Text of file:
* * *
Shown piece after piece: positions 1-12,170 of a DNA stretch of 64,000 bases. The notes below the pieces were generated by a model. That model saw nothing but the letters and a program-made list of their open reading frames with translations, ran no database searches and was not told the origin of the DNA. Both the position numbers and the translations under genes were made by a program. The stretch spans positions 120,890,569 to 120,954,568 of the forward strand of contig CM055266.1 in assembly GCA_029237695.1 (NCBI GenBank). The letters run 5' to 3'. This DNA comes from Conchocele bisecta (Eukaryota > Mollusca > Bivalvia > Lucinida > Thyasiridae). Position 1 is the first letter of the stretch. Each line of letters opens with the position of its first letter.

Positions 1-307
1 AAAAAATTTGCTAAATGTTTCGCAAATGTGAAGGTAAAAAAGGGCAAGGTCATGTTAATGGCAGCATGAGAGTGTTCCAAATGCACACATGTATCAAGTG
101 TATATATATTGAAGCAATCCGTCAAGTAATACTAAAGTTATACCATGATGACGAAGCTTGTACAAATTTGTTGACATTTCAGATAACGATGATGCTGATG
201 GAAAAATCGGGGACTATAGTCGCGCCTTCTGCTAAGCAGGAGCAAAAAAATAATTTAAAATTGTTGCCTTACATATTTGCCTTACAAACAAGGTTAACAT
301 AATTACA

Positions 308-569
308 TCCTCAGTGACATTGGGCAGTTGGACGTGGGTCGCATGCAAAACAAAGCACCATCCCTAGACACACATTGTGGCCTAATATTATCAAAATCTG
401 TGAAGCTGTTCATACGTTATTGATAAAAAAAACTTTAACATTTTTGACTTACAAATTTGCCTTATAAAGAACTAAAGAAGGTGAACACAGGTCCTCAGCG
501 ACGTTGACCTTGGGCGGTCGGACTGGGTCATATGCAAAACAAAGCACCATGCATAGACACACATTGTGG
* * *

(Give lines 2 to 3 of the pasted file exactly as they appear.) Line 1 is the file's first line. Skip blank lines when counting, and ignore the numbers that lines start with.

Positions 1-307
1 AAAAAATTTGCTAAATGTTTCGCAAATGTGAAGGTAAAAAAGGGCAAGGTCATGTTAATGGCAGCATGAGAGTGTTCCAAATGCACACATGTATCAAGTG